inference that the defendant is liable for the misconduct
alleged." Ashcroft v. Iqbal, 556 U.S. 662, 678
se complaints are held to less stringent standards than
those drafted by lawyers, even following Twombly and
Iqbal." Thomas v. Westchester Cty., No.
12-CV-6718, 2013 WL3357171, at *2 (S.D.N.Y. July 3, 2013);
see also Harris v. Mills, 572 F.3d 66, 72 (2d Cir.
2009). While courts read pro se complaints "to
raise the strongest arguments that they suggest, "
Pabon v. Wright, 459 F.3d 241, 248 (2d Cir. 2006)
(internal citation omitted), pro se plaintiffs
"cannot withstand a motion to dismiss unless their
pleadings contain factual allegations sufficient to raise a
'right to relief above the speculative level.'"
Jackson v. NYS Dep't of Labor, 709 F.Supp.2d
218, 224 (S.D.N.Y. 2010) (citing Twombly, 550 U.S.
at 555). Dismissal is justified where "the complaint
lacks an allegation regarding an element necessary to obtain
relief, " and the "duty to liberally construe a
plaintiffs complaint [is not] the equivalent of a duty to
re-write it." Geldzahler v. N.Y.Med. Coll., 663
F.Supp.2d 379, 387 (S.D.N.Y. 2009) (internal citations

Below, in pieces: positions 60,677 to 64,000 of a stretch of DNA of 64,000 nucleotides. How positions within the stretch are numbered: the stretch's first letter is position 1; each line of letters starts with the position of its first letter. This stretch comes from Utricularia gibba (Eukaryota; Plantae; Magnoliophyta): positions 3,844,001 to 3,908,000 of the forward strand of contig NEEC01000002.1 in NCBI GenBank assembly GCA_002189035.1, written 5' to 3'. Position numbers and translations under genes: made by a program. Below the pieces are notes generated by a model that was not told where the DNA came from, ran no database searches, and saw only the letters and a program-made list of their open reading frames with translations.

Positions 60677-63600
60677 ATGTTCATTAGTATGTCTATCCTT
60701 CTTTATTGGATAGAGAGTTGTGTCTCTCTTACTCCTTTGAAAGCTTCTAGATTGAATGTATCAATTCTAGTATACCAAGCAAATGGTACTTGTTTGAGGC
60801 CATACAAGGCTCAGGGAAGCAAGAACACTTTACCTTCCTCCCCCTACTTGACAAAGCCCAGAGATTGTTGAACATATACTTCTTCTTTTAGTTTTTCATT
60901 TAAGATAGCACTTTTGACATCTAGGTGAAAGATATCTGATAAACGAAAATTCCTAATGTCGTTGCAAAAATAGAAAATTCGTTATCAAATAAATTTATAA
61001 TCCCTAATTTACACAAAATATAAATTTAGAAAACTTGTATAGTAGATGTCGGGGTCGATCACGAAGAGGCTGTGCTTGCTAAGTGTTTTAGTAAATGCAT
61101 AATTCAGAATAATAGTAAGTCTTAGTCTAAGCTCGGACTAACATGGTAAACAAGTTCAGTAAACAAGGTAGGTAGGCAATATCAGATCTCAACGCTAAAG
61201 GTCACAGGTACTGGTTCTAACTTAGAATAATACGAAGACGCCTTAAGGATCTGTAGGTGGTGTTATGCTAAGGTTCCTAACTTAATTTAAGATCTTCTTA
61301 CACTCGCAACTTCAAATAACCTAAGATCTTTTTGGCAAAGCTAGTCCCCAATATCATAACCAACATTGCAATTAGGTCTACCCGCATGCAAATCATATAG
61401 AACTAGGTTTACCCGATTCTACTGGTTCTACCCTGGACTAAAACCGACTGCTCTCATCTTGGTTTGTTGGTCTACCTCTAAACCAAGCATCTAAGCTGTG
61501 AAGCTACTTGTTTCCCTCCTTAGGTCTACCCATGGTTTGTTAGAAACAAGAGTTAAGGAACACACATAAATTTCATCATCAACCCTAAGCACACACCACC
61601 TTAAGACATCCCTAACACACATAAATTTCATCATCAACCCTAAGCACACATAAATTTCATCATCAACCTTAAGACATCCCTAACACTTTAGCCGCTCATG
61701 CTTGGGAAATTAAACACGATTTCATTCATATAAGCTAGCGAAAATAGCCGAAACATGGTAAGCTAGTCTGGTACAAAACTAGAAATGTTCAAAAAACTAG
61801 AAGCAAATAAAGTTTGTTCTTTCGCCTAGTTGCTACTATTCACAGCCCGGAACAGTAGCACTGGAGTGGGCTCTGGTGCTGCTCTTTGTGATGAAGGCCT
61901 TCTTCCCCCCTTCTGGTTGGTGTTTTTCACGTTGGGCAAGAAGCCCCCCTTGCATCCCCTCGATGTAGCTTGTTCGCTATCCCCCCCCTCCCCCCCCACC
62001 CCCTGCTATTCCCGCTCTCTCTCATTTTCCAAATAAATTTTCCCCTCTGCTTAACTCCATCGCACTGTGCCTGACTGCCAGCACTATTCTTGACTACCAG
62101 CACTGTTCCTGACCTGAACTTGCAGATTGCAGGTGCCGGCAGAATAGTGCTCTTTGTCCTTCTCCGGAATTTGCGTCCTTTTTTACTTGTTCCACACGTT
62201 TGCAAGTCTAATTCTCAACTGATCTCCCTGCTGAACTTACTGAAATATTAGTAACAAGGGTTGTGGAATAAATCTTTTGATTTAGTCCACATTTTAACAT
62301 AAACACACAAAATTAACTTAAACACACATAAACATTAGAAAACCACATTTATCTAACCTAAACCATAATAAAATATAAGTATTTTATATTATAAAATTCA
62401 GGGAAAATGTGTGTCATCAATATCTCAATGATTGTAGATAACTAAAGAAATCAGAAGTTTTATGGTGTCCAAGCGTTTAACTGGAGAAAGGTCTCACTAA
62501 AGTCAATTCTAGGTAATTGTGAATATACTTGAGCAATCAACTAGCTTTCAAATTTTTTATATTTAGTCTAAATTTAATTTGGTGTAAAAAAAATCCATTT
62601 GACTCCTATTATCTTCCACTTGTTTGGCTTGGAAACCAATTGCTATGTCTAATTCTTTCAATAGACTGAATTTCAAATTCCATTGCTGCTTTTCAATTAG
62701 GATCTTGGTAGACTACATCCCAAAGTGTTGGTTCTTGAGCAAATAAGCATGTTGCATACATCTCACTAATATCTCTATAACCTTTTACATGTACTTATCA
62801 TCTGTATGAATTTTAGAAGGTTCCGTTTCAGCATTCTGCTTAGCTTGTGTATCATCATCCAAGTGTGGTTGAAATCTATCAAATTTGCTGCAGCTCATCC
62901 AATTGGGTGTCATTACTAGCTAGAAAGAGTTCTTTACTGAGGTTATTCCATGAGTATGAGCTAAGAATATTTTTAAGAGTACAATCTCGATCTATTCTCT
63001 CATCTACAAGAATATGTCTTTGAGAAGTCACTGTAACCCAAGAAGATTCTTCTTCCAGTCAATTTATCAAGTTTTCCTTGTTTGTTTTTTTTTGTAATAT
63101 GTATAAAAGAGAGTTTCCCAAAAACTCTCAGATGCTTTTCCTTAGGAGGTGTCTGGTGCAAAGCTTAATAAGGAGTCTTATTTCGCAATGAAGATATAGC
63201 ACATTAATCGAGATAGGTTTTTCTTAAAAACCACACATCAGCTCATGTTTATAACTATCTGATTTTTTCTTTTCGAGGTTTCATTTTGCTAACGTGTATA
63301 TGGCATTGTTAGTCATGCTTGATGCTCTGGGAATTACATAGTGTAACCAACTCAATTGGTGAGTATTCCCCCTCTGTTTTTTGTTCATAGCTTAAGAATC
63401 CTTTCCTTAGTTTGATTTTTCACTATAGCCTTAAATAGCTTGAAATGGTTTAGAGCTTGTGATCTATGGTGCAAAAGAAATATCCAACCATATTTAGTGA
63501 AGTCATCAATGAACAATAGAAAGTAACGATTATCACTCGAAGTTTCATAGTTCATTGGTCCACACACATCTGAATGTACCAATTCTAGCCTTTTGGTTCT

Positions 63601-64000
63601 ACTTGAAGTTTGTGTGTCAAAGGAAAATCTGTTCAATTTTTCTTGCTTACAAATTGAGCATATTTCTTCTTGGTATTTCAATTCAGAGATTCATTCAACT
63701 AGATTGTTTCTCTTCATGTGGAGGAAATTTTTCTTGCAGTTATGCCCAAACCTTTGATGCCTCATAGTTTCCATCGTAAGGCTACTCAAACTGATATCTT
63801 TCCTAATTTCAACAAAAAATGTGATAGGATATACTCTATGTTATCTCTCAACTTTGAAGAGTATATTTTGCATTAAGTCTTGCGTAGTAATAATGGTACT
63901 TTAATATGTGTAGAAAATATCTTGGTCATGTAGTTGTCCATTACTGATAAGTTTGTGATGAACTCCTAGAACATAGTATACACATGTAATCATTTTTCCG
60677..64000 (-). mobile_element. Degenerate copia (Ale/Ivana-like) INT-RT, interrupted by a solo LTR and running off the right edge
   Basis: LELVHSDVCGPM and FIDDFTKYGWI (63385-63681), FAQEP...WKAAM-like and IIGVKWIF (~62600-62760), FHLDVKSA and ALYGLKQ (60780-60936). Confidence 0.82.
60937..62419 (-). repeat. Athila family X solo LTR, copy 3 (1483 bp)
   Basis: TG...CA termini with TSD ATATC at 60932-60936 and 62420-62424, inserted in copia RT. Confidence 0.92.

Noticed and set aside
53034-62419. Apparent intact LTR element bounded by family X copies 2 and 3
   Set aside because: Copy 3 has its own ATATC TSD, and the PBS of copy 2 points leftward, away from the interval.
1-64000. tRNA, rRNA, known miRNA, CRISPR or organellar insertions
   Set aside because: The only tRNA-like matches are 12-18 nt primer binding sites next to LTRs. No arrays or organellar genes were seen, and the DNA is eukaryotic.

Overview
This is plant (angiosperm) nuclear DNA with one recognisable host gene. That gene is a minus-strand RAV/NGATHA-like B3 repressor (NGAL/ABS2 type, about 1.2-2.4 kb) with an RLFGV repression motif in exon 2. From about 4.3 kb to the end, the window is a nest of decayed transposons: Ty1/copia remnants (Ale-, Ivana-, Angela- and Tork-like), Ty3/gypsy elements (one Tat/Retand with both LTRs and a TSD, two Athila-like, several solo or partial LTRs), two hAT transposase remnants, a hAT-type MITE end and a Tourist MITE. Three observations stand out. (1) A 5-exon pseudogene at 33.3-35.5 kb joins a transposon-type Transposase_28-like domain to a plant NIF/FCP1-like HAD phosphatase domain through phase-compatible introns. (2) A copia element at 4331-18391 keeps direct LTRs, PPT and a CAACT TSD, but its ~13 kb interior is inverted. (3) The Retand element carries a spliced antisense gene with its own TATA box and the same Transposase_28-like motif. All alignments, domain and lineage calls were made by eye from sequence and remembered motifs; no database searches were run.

omitted); see also Sharma v. D'Silva, 157
F.Supp.3d 293, 300 (S.D.N.Y. 2016).
II. PLAINTIFF HAS FAILED TO STATE A CLAIM AGAINST THE
City of New York moved to dismiss the Second Amended
Complaint on the ground that Barnes has not stated a claim
for municipal liability pursuant to Monell v. Dep 't
of Soc. Servs., 436 U.S. 658 (1978). Under
Monell, "Plaintiffs who seek to impose
liability on local governments under § 1983 must prove
that 'action pursuant to official municipal policy'
caused their injury." Connick v. Thompson, 563
U.S. 51, 60 (2011) (quoting Monell, 436 U.S. at
691). "Boilerplate" assertions of an
unconstitutional policy do not suffice. Usavage v. Port
Auth. of N.Y.& N.J., 932 F.Supp.2d 575, 601
Report properly determined that the Second Amended Complaint
omits any allegations of a custom or policy that could have
caused Barnes' purported injuries. (Report at 5.)
Instead, the Complaint describes Barnes's interaction
with Police Officers Carolan and Fratto without attributing
their conduct to any custom or policy of the City of New
York. (Id.) The Report notes that Plaintiff
responded to the City's motion by submitting a news
publication claiming that the New York City Police Department
was reviewing its policy of assigning rookie police officers
to high-crime areas. (Id.) However, Magistrate Judge
Pitman properly concluded that it was not appropriate to
consider that submission on a motion to dismiss, and that the
submission does not change the Monell analysis.
(Id. at 6.)
Barnes has not plausibly stated a Monell claim, the
City should be dismissed from this action. Individual
Defendants Carolan and Fratto have not moved against the
Second Amended Complaint, and Plaintiffs claims against them
are not affected by the City's motion.
Judge Pitman's Report and Recommendation is adopted. The
City Defendant's motion to dismiss the ...